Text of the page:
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Five quick and easy 'hacks' to brighten any garden

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Fri 02 Sep 2016

Five quick and easy 'hacks' to brighten any garden

Whether you're looking for an outlet for your own creative skills or want a fun way to keep your little darlings entertained during the school holidays, you can't beat a good craft project! The result is a garden decorated with totally original works of art that are quick and easy to make and which can work out cheaper than buying ready-made. All you need is some inexpensive art materials (available at hobbycraft.co.uk) and a bit of imagination...

1. Stained glass tealight holders

As much as we love recycling, we love upcycling even more! Save glass jars, give them a thorough wash and allow to fully dry. Paint on your designs using specialist glass paint, allow to dry, then add a citronella tealight. Et voila - unique garden lighting that also keeps biting insects away!

2. DIY plant labels

Two options here: either use pebbles or small pieces of old broken slate roof tiles. Use acrylic paints to add your designs and the names of the plants you want to label. When the paint is dry, you can place the painted pebbles alongside the plants, or in the case of slate pieces 'plant' them into the ground.

3. Totally unique flower pots

Buy new (or recycle old) terracotta plant pots in a variety of sizes. Give the pots a few coats of plain white acrylic paint, allowing each coat to dry thoroughly before adding the next coat. Alternatively, you could use white spray paint, which goes on more evenly. Paint on your designs in coloured acrylic paint. You could finish with a coat of clear aerosol varnish to protect the painted surface from the weather.

4. DIY sun traps

Another great use for old jars! For this project you'll also need some neoprene self-adhesive rubber tape (available at Amazon), glass paint, and solar powered 'spike' lamps (these cost under a pound each from shops like Home Bargains and Poundstretcher). First, paint the design on your jar and allow it to dry. Next, remove the entire solar unit from the top of the lamp (these usually twist off easily so that you can switch the power on and off). Finally, wrap the rubber tape around the solar unit until it fits snugly into the neck of the jar. Leave the sun trap in sunlight for a few hours, and when darkness falls your jar will be full of 'trapped sunlight'.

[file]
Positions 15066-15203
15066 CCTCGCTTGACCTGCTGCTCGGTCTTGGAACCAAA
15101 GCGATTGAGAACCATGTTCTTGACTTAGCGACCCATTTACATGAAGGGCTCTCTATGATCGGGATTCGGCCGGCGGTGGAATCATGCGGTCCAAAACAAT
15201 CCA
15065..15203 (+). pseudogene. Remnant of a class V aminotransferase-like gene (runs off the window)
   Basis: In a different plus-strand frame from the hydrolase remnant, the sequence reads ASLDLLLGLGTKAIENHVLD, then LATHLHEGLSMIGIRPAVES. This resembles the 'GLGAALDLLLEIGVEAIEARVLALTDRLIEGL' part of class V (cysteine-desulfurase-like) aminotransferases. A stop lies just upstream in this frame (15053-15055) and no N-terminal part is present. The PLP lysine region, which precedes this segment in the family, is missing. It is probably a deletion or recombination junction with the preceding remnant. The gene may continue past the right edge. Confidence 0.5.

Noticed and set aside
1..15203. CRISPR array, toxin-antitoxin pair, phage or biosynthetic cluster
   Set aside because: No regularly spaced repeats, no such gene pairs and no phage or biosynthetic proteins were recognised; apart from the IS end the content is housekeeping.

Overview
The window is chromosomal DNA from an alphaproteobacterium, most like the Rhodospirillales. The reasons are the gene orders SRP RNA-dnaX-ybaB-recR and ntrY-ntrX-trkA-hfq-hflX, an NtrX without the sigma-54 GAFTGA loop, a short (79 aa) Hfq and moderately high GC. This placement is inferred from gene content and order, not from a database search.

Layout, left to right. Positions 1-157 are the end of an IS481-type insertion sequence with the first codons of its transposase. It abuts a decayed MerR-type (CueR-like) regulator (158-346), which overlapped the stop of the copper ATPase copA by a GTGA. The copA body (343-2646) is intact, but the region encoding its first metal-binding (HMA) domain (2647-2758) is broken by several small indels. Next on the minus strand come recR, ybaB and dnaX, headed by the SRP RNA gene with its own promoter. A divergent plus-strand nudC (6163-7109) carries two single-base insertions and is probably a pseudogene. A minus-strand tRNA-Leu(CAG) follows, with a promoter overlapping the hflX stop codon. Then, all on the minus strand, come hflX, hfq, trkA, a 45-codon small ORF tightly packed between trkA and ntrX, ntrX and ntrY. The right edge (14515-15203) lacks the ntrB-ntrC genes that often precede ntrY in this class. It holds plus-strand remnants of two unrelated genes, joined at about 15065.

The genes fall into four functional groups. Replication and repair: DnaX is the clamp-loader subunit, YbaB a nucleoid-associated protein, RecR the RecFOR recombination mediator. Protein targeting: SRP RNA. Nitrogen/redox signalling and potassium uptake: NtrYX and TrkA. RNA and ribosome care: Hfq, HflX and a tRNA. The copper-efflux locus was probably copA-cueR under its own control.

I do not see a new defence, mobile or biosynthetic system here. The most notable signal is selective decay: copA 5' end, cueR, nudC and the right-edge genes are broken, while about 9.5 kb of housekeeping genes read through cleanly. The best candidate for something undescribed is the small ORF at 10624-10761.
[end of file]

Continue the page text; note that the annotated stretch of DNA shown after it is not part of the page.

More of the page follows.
5. Make a simple water feature

Buy a cheap, plastic waste paper bin or bucket (or upcycle one you were planning to throw away). Dig a hole in your garden large enough to accommodate the bin, and place the bin inside. Fill the bin with water and add a water pump (these can be bought quite inexpensively, though solar powered pumps tend to cost a little more). Run a hose upwards from the pump and start surrounding the edge of the bucket or bin with large flat slabs of stone, slate or driftwood. Build upwards and inwards with further layers of slate or stone, creating a 'pyramid' and allowing space for the pump's hose to fit between the stones at the top and for the water to trickle back through into the bin. Finally, surround the area with potted plants, switch the pump on and allow the sweet sound of running water to thoroughly relax you!